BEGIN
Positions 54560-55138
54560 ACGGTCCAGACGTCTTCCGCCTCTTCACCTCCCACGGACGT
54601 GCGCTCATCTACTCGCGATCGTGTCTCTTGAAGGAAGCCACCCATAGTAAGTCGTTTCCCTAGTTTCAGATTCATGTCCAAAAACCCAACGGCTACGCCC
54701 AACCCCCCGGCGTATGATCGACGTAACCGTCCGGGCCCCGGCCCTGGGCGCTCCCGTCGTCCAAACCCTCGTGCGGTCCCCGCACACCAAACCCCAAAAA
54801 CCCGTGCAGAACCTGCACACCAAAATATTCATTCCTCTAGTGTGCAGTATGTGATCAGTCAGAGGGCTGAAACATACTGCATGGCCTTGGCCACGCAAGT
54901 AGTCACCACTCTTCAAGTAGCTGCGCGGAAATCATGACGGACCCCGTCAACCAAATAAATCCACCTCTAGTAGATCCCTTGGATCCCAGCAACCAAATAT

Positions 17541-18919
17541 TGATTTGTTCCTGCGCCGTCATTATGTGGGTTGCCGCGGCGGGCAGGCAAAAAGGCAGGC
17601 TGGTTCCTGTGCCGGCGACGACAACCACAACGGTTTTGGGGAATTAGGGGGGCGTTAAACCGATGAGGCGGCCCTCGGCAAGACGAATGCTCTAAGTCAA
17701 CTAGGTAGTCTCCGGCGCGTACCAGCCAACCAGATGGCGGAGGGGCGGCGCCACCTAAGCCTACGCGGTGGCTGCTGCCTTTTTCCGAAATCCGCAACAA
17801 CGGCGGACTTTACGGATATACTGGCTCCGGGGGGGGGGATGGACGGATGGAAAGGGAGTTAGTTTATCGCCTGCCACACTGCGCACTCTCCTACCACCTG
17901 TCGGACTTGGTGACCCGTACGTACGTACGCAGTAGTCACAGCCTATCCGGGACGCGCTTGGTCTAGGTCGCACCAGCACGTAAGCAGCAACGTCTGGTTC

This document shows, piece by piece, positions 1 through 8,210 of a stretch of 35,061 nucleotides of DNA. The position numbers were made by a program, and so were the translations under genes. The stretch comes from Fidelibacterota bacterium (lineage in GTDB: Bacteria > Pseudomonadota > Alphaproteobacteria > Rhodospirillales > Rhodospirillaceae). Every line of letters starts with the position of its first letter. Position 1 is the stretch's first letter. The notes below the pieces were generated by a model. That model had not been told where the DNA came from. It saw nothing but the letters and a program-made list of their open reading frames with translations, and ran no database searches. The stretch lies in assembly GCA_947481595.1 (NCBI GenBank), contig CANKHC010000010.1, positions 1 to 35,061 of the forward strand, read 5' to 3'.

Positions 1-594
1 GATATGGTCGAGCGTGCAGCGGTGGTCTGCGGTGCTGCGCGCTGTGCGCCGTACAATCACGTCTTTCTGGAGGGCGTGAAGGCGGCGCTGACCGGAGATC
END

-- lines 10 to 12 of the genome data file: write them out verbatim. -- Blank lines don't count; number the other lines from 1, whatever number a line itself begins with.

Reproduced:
17701 CTAGGTAGTCTCCGGCGCGTACCAGCCAACCAGATGGCGGAGGGGCGGCGCCACCTAAGCCTACGCGGTGGCTGCTGCCTTTTTCCGAAATCCGCAACAA
17801 CGGCGGACTTTACGGATATACTGGCTCCGGGGGGGGGGATGGACGGATGGAAAGGGAGTTAGTTTATCGCCTGCCACACTGCGCACTCTCCTACCACCTG
17901 TCGGACTTGGTGACCCGTACGTACGTACGCAGTAGTCACAGCCTATCCGGGACGCGCTTGGTCTAGGTCGCACCAGCACGTAAGCAGCAACGTCTGGTTC